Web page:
Legal Matters: Double Jeopardy Over State Do-Not-Mail Bills
Last year, 12 states had do-not-mail legislation under consideration. But none of the bills were enacted from those states, which included Hawaii, Illinois, Maryland, Michigan, New Hampshire, New York, North Carolina, Pennsylvania, Rhode Island, Tennessee, Vermont and Washington. In most instances, they died at the end of sessions when the legislatures adjourned.
This year, however, bills already have been refiled in some states, and new bills have been introduced in Connecticut, Florida and New Jersey. With varying enforcement mechanisms, the laws would prohibit mailing unsolicited direct marketing materials to persons who enter their names and addresses to state-maintained registries.
A Familiar Model
Legislation seeking to limit unwelcome mail generally is modeled after the federal National Do Not Call Registry established by the Federal Trade Commission (FTC) in 2003. Few pieces of legislation have engendered such strong and favorable public support. To date, more than 170 million telephone numbers have been registered — 62 million in the first year and almost 25 million more last year alone. Americans clearly don’t want uninvited phone calls.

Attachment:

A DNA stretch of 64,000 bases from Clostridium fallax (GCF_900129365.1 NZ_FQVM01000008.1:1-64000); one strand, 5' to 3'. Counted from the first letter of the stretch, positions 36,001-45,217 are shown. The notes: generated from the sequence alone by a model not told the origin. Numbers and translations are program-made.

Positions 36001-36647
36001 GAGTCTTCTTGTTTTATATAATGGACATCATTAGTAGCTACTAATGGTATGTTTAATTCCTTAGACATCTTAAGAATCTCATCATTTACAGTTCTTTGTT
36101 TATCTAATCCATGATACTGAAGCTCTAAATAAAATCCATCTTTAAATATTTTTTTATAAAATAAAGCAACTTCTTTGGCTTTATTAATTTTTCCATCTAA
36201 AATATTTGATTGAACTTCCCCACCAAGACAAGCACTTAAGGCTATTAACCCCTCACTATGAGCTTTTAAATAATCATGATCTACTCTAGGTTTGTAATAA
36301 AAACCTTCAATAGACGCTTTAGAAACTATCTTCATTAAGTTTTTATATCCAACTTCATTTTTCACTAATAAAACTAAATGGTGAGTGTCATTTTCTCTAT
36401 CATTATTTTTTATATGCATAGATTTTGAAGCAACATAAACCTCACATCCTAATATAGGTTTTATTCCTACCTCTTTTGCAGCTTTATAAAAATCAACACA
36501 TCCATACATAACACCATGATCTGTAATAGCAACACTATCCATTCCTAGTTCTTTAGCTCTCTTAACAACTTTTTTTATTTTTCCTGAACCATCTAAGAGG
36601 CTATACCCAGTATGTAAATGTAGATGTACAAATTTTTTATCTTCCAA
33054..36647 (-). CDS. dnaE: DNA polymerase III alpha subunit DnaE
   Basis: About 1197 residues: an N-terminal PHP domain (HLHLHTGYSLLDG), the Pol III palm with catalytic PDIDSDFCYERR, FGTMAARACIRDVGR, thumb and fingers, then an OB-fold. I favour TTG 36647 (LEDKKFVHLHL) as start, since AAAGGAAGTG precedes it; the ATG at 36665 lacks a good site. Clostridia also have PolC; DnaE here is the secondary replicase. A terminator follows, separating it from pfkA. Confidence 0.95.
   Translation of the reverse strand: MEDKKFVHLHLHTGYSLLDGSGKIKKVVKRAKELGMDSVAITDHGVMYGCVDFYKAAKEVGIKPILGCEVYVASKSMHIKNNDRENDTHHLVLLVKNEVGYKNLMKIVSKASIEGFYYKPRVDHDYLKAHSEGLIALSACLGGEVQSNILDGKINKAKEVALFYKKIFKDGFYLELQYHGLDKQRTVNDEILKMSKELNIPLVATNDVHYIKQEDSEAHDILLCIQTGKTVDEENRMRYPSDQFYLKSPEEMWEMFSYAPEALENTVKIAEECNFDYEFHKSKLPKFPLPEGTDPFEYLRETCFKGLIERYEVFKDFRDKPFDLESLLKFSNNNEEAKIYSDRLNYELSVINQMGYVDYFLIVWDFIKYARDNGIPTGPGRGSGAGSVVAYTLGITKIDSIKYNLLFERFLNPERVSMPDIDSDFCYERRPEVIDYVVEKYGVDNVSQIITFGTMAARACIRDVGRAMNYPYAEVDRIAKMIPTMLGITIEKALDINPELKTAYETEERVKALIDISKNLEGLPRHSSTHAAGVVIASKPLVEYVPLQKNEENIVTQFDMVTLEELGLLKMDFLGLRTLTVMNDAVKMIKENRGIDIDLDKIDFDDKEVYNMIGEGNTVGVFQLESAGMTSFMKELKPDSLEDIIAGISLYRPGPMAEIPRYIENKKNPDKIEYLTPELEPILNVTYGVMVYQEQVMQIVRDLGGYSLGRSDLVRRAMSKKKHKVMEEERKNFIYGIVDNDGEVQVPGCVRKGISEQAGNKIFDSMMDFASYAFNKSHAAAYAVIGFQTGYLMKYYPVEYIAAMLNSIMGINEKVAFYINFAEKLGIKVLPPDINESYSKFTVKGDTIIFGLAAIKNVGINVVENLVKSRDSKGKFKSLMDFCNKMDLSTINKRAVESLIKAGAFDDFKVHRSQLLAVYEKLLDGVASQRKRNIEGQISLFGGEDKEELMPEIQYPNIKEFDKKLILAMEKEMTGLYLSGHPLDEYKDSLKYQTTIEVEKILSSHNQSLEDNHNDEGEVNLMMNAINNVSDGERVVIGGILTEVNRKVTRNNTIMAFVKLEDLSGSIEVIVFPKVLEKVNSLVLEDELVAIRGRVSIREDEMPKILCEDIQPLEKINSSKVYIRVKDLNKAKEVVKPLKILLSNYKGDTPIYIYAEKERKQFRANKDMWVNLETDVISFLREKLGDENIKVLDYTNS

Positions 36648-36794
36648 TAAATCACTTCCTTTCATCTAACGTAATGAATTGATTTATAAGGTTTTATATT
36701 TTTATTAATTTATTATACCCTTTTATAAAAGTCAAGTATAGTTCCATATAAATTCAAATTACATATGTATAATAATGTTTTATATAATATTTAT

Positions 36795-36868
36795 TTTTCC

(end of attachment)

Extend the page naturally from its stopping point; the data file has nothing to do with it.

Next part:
Congress has reinforced the anti-telemarketing rule by passing the Do Not Call Improvement Act, which assured that telephone numbers in the registry won’t be removed automatically.
The FTC has put teeth into Do Not Call through aggressive enforcement actions. Orlando, Fla.-based Westgate Resorts recently received a civil penalty of nearly $1 million. Accumen Management Services agreed to pay more than $275,000 to settle charges. The FTC claimed these companies engaged in outbound telemarketing to consumers whose phone numbers were on the Do Not Call Registry without obtaining their express written consent or having an “established business relationship” with them.
Show It’s Under Control
The proven popularity of safeguarding American families from dinner disruptions has emboldened groups advocating do-not-mail laws. They’ve built their cases around both privacy and environmental concerns. The rhetoric can get quite harsh. The Tennessee bill, for example, refers to the proposed registry as a “junk mail opt-out list.”